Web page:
Tinder, a dating app that does not target just LGBT people but which Egyptians said was commonly used by them, did not respond to multiple requests for information about protections for its users in Egypt.
Happiness turns to fear
While security services have picked up their persecution of LGBT people in recent years, it was not always clear that the crackdown this fall would grow into what some believe is the worst wave yet.
When Mohamed, a 30-year-old gay man from Cairo, saw the rainbow flags raised at the Mashrou’ Leila concert, he initially was happy.
Then, Egyptian media launched tirade after tirade against LGBT people. The intensity, Mohamed and other LGBT Egyptians said, was frightening.
Mohamed quickly deleted photos, text messages and gay dating apps from his phone, and started using an encrypted communications app.
“This crackdown terrified me because I saw them arresting people who had nothing to do with the concert,” he said. “They arrested people randomly because the police know gay guys’ meeting places.”
Mohamed said he wants to flee Egypt and has friends who already have.
“I am not only afraid of the police,” he said. “I am afraid of the people even more.”
Harsher penalties proposed
Meanwhile, scores of Egyptian legislators are lobbying for a law that would explicitly criminalize homosexual acts to ensure harsher penalties by replacing a 1961 anti-prostitution law that has been used against LGBT people for decades.
“Homosexuality” is not clearly defined or mentioned in Egyptian law, so authorities have been prosecuting LGBT people under charges of “habitual debauchery” that can send them to jail for up to three years.
More than 60 Egyptian members of parliament have backed a bill that for the first time would explicitly punish those who engage in “homosexual” acts or promote “homosexuality.” The act would imprison violators for up to five years for individual offenses and up to 15 years if convicted under multiple provisions, according to Amnesty International.
“If passed, this law would further entrench stigma and abuse against people based on their perceived sexual orientation,” Amnesty International’s North Africa campaigns director, Najia Bounaim, said in a statement.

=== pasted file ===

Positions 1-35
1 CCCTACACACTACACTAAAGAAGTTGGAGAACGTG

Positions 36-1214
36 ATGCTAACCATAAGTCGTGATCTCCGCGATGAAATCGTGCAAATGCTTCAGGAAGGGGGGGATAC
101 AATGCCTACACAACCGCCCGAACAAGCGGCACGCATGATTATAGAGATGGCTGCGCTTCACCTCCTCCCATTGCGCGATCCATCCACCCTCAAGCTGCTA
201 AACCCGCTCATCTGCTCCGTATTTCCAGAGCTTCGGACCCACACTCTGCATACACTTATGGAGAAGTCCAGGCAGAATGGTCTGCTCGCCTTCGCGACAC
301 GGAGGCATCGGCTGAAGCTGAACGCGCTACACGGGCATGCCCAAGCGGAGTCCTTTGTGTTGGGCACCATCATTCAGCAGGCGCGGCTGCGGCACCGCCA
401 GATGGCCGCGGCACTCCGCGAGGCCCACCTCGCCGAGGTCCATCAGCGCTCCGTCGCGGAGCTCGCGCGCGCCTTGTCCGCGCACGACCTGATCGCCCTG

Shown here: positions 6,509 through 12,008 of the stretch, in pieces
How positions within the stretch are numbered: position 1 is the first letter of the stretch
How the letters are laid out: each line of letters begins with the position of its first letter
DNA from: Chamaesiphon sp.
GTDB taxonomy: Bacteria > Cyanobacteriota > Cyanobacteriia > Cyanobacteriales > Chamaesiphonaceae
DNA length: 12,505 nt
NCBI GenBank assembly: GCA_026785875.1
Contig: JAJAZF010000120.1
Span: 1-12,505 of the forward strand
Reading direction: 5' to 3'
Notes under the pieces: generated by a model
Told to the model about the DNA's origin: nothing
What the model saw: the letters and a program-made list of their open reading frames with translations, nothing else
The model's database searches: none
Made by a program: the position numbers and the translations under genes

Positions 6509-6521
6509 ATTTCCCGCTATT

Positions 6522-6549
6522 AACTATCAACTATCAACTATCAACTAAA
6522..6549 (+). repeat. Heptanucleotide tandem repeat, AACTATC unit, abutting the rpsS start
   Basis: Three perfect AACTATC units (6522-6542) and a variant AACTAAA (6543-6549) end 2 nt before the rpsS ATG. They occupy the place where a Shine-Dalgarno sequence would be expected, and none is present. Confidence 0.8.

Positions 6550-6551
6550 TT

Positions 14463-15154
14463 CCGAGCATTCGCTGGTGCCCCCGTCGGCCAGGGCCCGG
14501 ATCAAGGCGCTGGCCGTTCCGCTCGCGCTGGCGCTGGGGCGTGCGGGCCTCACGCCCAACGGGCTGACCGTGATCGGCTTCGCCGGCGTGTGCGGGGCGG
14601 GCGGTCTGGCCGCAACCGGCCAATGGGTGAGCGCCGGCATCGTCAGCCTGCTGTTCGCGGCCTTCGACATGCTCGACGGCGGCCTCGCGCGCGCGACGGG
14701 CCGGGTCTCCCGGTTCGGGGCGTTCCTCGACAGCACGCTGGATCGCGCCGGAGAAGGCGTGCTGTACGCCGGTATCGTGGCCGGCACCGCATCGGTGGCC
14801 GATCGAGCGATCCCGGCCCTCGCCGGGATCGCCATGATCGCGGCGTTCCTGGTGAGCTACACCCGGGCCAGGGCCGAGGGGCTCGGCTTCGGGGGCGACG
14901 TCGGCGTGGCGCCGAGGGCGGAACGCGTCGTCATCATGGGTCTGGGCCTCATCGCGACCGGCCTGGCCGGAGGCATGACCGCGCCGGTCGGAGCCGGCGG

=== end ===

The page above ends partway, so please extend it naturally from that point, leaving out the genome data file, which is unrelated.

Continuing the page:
A gay man in Cairo who attended the Mashrou’ Leila concert told ABC News he knew three people who were arrested. He said the crackdown has overwhelmed him, making him physically ill and leading him to stay away from the internet.
“I’m trying not to be paranoid and just trying to be very cautious,” the man, in his mid-20s, said. “But yes, I’m afraid. I’m definitely afraid for my life. I haven’t been seeing anyone who I don’t know.”
He said he felt like a political pawn and was not sure if he wanted to stay in Egypt.
“It’s funny that people, at some point, think that they have a say on whether I have a right to exist or not,” he said. “I know people who are miserably depressed now, after the amount of hate speech they were subjected to in the media.”
While some of the dozens arrested in recent weeks have been released, the social stigma against LGBT people means defendants and their families can continue to face harassment, according to Dalia Abdel-Hameed, the head of the gender program at the Egyptian Initiative for Personal Rights.
Often, when LGBT people are arrested, they have not come out to their families, who sometimes reject them, Abdel-Hameed told ABC News.
After 26 men were detained during a round-up at a bathhouse in 2014 — and were later acquitted — one man tried to light himself on fire, she said, “because society doesn’t forgive.”
Seeking a way out